(We’re not going to explore the finer details of file formats and audio quality here – you can find out more by reading What Every DJ Needs To Know About Music File Formats – but the principle is that you should use the best files you can and try to keep that quality consistent – and trust your ears.
Rubbish in, rubbish out
As DJs, the quality of our mixes depends on the quality of each track or sample we use. If they vary widely in audio quality and level this will have a detrimental affect on our mixes, particularly when playing out on a decent loud PA. In addition, having consistent file formats makes it easier to use the right tools in the same way for your entire library.
For example, the tagging structure of MP3s differs from M4A files. Imagine how cumbersome it must be to perform certain actions just on MP3 files, and other actions on M4A, or FLAC files before you can start to use them in your DJ software. Whilst it’s true that most of the software and hardware we use is able to cope with different formats, the more variations of formats you utilise the more chance there is of something going wrong at some stage of your workflow.
Here’s my personal path through all of this: A few months ago I faced the challenge of rebuilding my music library, not because I lost my music files but because my two year old laptop hard disk drive was running seriously low on space. I could have simply installed a new HDD and copied everything across just the way it was but with a collection of over 15,000 tracks I thought it was time for a major overhaul. Although much of my music had been converted from CDs, my digital files were, until recent years, sourced from all over the place.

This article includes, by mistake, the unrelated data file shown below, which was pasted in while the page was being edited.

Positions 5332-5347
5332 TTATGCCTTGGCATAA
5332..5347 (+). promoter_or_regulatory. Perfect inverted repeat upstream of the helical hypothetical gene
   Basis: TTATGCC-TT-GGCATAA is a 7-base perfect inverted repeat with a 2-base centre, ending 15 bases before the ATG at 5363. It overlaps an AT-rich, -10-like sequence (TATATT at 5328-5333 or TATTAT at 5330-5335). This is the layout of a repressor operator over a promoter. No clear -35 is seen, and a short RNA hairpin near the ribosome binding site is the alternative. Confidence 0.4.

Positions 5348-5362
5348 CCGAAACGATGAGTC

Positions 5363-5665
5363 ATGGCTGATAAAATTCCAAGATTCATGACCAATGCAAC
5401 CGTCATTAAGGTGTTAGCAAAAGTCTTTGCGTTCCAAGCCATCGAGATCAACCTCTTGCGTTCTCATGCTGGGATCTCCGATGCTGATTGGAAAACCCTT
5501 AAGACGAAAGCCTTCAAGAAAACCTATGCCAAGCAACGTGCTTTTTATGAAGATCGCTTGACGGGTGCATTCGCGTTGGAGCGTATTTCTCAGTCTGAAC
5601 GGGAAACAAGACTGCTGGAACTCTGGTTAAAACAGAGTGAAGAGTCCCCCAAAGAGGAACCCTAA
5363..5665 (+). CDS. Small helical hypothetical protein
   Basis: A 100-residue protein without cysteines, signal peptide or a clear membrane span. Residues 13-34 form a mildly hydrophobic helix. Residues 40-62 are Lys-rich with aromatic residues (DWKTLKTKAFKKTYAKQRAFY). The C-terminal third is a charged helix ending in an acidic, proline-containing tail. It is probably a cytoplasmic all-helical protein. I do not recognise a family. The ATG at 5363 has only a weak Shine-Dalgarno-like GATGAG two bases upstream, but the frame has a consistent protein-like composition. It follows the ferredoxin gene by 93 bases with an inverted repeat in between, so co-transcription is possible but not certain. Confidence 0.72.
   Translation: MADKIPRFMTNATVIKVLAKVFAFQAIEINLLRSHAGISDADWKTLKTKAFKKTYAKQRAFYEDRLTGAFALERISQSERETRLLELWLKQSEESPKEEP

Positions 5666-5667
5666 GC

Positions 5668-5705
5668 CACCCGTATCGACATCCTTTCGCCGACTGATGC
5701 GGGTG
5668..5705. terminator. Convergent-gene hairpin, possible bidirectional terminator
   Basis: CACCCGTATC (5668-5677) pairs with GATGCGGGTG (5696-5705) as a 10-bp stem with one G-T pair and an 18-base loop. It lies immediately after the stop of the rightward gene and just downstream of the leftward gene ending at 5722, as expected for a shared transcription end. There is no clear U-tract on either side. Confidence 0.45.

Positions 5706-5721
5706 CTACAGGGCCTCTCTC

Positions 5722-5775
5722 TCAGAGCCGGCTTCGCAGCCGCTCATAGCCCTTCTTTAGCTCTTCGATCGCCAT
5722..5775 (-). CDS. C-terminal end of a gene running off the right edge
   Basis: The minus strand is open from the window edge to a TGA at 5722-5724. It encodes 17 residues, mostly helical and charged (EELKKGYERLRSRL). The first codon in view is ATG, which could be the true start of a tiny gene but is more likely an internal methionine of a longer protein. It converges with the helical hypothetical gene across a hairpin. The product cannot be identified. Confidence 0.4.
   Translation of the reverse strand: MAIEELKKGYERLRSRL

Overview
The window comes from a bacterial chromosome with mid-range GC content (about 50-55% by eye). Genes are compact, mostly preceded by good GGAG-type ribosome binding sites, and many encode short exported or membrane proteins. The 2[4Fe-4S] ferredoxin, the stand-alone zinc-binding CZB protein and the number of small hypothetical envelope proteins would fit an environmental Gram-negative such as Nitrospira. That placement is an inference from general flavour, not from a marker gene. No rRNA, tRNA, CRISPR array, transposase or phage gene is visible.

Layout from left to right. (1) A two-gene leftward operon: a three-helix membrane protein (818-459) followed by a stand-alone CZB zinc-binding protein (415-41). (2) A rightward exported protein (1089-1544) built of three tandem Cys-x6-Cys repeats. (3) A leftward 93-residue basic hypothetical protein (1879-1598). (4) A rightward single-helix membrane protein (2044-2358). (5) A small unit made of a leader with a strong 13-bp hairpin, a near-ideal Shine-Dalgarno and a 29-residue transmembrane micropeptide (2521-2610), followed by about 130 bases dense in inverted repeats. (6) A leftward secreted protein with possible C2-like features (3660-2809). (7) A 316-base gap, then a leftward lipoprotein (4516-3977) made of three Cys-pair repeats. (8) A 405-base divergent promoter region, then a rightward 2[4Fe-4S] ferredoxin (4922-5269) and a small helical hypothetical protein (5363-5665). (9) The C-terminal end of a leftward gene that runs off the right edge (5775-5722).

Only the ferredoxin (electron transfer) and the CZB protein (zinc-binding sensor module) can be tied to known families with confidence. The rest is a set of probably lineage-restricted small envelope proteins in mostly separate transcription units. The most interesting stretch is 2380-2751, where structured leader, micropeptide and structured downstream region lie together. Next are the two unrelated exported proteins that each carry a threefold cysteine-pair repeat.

I decided that I wanted to get the best possible audio from my existing collection and standardise the various file formats and levels of quality that had crept in. After a lot of research, not only did I install a much larger hard drive but I decided to rebuild my library from scratch, reconvert my backed up CD rips from WAV to Apple Lossless and start the lengthy process of classifying and tagging my entire collection.
Now I only have three file formats in my library, never purchase MP3 files and my priority is to use the lossless or higher quality M4A formats as much as possible. Many top DJs are also realising the benefits of using lossless files now that disc space is no longer an issue (check out the Lossless DJ website for more). In a few years time there will be no reason to use lossy compressed file formats such MP3 at all, so it’s my view that if you’re serious about developing as a DJ there’s certainly no harm in organising your library so that you start to use file formats that are going to last you for the next five to ten years years.
In the next article we will look at how to classify your music files, and offer up some and quick tips and tricks for speeding this process up.
• André is a UK-based part-time mobile DJ with over 15 years’ experience.
Have you got any stories about trying to wrestle your music collection into order? What decisions have you taken regarding file formats, and why? Please share your thoughts and views in the comments.